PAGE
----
Perhaps a way to put the question which would present a more interesting dilemma would be to ask if, given the fact that different people feel different degrees of pain, would there be a moral difference between 'hurting' someone who is able to feel pain more versus one who feels it less?

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Re: Is physically hurting those who can't feel pain immoral?

Post by thrasymachus » May 4th, 2020, 10:33 am

Thomyum2
Your question as posed, I think, becomes meaningless because of the ambiguity in the definition of the word 'hurt', which can mean both to 'cause pain' as well as to 'injure'. In the first sense, if a person can't feel pain, then you couldn't 'hurt' them anyway even if you tried, so there is no ethical issue. But in the second sense, since they can be injured regardless of whether they feel pain or not, it becomes irrelevant to the question if you are still causing harm.

Perhaps a way to put the question which would present a more interesting dilemma would be to ask if, given the fact that different people feel different degrees of pain, would there be a moral difference between 'hurting' someone who is able to feel pain more versus one who feels it less?
Hmmmm interesting. I think it goes like this: If a person has diminished capacity to feel pain, then to the extent the pain is diminished, the moral prohibition is mitigated. However, this person and the possible contexts of her receiving pain or otherwise are not so "utility sterile", you might say; that is, it's not that simple. This person was presumably raised in a culture like ours where the idea of intentional physical injury is abhorrent and the "very thought" of such a thing is, well, unnerving (pun intended). These thoughts should not be sidelined, after all, in matters of ethics in general, the meaning and value of life is preserved IN the sentiment, especially in the absence of a religious authority so pervasive in modern culture. So, the very idea of sticking pins and needles in a pain free body, in the mind of the receiver, would not set well at all, I think; and if she is just fine about the whole thing, there is still the abiding sense in the general regard for torture, then moral prohibition would be with us, the general regard and it s claims about human dignity.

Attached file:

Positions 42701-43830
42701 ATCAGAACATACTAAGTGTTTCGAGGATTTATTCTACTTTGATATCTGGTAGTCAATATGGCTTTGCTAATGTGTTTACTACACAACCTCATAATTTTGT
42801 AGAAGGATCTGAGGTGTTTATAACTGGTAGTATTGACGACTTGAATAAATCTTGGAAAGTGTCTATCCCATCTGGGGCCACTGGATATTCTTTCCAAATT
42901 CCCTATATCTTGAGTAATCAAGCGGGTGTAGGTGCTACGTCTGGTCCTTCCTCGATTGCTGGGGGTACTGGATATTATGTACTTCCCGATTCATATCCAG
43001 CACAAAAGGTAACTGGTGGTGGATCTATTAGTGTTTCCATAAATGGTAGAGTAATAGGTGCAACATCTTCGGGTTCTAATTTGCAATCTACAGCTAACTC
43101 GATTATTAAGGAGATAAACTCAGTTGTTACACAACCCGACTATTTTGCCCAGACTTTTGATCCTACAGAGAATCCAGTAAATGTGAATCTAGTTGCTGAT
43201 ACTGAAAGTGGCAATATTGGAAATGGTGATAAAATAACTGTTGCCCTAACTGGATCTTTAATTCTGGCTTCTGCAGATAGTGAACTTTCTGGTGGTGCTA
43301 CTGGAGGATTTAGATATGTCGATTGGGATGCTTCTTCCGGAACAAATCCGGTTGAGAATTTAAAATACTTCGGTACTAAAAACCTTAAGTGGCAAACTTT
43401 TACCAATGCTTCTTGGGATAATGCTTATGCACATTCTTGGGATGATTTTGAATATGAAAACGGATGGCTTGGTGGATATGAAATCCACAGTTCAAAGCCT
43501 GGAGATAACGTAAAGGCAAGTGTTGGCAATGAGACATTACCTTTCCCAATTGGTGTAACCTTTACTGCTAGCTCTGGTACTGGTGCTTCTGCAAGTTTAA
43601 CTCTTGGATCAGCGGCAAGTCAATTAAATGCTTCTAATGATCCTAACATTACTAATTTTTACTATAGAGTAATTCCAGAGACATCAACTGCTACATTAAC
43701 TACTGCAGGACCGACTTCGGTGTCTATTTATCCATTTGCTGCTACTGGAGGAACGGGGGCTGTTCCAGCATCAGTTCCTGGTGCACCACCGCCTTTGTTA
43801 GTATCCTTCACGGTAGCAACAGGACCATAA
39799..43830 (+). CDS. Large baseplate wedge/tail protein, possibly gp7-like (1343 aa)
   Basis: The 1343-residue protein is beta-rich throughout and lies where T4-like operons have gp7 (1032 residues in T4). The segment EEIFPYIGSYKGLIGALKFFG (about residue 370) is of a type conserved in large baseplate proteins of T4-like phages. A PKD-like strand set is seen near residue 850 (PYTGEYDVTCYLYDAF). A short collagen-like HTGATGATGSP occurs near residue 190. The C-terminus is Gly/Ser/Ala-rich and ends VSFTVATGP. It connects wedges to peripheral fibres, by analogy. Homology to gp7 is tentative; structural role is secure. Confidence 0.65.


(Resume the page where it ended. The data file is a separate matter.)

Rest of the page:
Ethical matters are all about suffering and joy and all these subsume. But context is more complicated.